From White Mischief to Bill & Ted, Joss Ackland was an actor of rare poise, range and pathos
Joss Ackland consistently secured acting roles both on stage and screen due to his refined demeanor, innate confidence, and traditional English theater background. He frequently portrayed figures of authority and those connected to established positions, but later in his career, the roles he was offered in the '90s and '00s comedically mocked and satirized these types, which reportedly upset him.
As I was maturing, my interactions with him were scarce, and mostly limited to the sound of his velvety, sweet voice that reminded me of melted butterscotch. I heard him frequently on TV commercials, where his accent was refined and suggestive. It was similar to that of a bishop or news anchor who takes pleasure in indulging in some fine wine or a good cigar.
Ackland's most impressive acting was seen in Michael Radford's intense and unsettling 1987 film about the "Happy Valley" clique, White Mischief. This movie, which dates back to the 80s era under the rule of Thatcher, definitely merits a resurrection. Ackland's performance in the film earned him a Bafa nomination. The film showcased the beguiling beauty of Charles Dance and Greta Scacchi, while Hugh Grant had a minor role. Ackland played a supporting role in the film, and although he may have been overshadowed by the captivating, younger co-stars, he delivered an emotionally powerful performance.
This blog talks about Sir Jock Delves Broughton and his social group of British aristocrats who lived in Kenya during World War II. They were wealthy and lived off farming, with plenty of free time to indulge in drugs, alcohol, and extramarital affairs. However, their disregard for the ongoing war efforts of their home country added a layer of decadence to their hedonistic lifestyle. Sir Jock was married to Diana, a much younger and beautiful woman who had been allowed to engage in affairs. She was currently involved in a passionate relationship with Josslyn Hay, Earl of Erroll, who was portrayed by Dance.
In the blog, it is mentioned that Jock, portrayed by Ackland, is a disgraceful character who has been betrayed and humiliated by his wife. Although he tries to hide his emotions, he is filled with anger, resulting in a violent confrontation with Diana, which is both intense and surprising. Ackland was completely convincing in his role as a respected member of society who is ashamed of causing a scene and resents his spouse for putting him in that position. He played the character flawlessly.
Ackland was a versatile actor who could portray characters of various social statuses. He had a significant yet minor role in the 1971 British crime movie, Villain, where Richard Burton played a mobster resembling the Kray twins. Ackland played a criminal who acted subserviently alongside TP McKenna's high-class gangster character. He belonged to the group of elite British actors who were well-spoken and trained in classical acting, providing great depth and style to films like this.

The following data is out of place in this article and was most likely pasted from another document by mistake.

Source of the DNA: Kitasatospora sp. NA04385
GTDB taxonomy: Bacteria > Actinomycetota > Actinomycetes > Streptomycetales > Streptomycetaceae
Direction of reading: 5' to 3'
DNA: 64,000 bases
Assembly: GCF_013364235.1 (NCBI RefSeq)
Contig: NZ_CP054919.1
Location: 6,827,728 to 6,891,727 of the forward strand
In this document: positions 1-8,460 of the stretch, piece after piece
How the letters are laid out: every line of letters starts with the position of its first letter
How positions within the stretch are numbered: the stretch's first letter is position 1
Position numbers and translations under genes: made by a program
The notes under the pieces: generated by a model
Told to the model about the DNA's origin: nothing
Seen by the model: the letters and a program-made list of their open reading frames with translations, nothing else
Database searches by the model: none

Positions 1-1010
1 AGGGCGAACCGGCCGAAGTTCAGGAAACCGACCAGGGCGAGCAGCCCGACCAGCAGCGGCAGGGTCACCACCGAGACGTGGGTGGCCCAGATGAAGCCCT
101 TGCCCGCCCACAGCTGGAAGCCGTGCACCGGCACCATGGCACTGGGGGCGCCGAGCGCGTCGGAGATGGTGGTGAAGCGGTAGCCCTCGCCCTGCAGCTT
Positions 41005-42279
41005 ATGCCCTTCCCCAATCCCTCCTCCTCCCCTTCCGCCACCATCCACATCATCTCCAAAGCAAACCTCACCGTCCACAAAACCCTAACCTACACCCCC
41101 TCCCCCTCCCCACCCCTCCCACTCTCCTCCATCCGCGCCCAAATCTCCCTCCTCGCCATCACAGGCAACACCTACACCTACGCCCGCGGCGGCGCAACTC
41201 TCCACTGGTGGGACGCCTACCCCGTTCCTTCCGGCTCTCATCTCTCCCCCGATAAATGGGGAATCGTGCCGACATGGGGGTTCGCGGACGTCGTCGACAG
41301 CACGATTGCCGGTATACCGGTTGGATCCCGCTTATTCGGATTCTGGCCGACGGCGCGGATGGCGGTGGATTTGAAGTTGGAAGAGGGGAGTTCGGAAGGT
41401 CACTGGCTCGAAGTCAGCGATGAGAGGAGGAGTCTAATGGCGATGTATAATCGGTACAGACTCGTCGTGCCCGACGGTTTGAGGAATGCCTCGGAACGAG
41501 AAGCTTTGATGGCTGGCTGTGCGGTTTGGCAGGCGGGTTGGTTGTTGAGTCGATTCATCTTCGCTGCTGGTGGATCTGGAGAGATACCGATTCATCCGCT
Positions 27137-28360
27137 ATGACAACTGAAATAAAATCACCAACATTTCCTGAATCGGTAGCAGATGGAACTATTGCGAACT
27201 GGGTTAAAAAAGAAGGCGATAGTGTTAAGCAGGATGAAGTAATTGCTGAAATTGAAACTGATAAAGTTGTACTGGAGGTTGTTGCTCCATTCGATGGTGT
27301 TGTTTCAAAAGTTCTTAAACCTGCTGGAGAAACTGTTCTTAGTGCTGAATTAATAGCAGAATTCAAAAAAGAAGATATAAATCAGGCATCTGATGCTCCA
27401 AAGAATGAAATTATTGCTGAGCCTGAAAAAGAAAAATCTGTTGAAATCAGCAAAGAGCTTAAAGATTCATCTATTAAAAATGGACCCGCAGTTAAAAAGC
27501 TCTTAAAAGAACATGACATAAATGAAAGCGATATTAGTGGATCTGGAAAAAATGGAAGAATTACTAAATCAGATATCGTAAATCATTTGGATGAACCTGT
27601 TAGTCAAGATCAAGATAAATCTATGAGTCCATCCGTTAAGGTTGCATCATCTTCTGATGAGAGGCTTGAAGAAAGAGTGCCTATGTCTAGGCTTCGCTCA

The followers of Ackland are big fans of his wild look in the British horror pulp movie, The House that Dripped Blood from 1970. The movie is made up of several stories and Ackland acted in one alongside Peter Cushing. In this story, Ackland portrays a character who is obsessed with an exhibit in a wax museum and this leads to a disturbing end.
Ackland courageously accepted some film roles that may not have been of the highest quality, as he humbly recognized. He portrayed Matisse in the disturbing Surviving Picasso film directed by James Ivory, alongside talented actor Anthony Hopkins. Ackland also appeared in two movies with Demi Moore, despite reportedly not holding her acting skills in high regard.
He had a talent for impersonating foreign accents with clever humor and enjoyment. He convincingly portrayed the character of the Soviet ambassador in John McTernan’s The Hunt for Red October, which starred Sean Connery and Alec Baldwin in 1990. Interestingly, he also played a different Russian character in Kathryn Bigelow's K19: The Widowmaker, this time as the Soviet defense minister.
Joss Ackland portrayed a corrupt South African politician named Arlen Rudd in Lethal Weapon 2. He gained fame among younger viewers for his unique portrayal of Chuck De Nomolos, a former teacher who turned into a future terrorist, in Bill and Ted's Bogus Journey. Chuck De Nomolos holds a grudge against the film's two relaxed protagonists.
Ackland was a talented English actor who excelled in theater and television and also had success in the film industry. He gave an outstanding performance as Sir Jock Delves Broughton, shining a light on the hypocrisy and misery within Britain's privileged upper society.